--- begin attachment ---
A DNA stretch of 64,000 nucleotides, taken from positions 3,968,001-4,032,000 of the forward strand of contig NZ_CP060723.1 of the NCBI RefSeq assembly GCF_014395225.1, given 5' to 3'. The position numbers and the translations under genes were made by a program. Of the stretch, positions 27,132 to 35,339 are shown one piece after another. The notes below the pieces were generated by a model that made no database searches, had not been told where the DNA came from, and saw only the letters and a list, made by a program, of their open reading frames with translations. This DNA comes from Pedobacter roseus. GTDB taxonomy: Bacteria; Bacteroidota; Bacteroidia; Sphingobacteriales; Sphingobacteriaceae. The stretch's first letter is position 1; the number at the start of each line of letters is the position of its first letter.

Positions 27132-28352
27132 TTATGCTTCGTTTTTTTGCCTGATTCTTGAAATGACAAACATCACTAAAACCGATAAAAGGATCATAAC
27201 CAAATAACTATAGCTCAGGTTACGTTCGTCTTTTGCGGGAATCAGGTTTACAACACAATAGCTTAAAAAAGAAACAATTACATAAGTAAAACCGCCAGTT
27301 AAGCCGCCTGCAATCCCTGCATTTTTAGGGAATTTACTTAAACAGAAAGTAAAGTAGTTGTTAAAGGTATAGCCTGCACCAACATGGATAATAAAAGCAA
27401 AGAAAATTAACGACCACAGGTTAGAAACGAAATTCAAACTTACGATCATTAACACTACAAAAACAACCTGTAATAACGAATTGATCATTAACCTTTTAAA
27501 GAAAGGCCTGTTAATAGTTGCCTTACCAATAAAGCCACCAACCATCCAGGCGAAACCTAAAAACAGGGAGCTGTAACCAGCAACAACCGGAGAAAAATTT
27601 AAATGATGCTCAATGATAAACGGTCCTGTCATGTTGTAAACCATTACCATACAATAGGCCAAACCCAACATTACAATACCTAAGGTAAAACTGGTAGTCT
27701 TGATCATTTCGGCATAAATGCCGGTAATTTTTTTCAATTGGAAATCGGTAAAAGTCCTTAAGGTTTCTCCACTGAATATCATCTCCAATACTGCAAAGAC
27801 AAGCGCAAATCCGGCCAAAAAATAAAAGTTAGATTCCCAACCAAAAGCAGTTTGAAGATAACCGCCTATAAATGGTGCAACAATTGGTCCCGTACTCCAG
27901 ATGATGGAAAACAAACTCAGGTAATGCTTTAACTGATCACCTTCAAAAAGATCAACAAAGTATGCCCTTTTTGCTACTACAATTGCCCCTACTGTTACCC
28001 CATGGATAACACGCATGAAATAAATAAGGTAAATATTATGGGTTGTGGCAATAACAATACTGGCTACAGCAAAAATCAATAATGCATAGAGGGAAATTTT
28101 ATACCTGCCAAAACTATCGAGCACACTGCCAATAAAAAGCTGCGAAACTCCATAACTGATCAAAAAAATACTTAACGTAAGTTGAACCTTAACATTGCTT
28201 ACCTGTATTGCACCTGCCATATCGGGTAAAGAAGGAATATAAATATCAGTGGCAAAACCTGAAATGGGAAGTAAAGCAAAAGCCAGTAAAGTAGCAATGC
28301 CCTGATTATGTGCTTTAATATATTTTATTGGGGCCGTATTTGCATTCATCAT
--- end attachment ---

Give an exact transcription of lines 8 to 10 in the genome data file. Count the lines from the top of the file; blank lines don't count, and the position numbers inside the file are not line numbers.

27601 AAATGATGCTCAATGATAAACGGTCCTGTCATGTTGTAAACCATTACCATACAATAGGCCAAACCCAACATTACAATACCTAAGGTAAAACTGGTAGTCT
27701 TGATCATTTCGGCATAAATGCCGGTAATTTTTTTCAATTGGAAATCGGTAAAAGTCCTTAAGGTTTCTCCACTGAATATCATCTCCAATACTGCAAAGAC
27801 AAGCGCAAATCCGGCCAAAAAATAAAAGTTAGATTCCCAACCAAAAGCAGTTTGAAGATAACCGCCTATAAATGGTGCAACAATTGGTCCCGTACTCCAG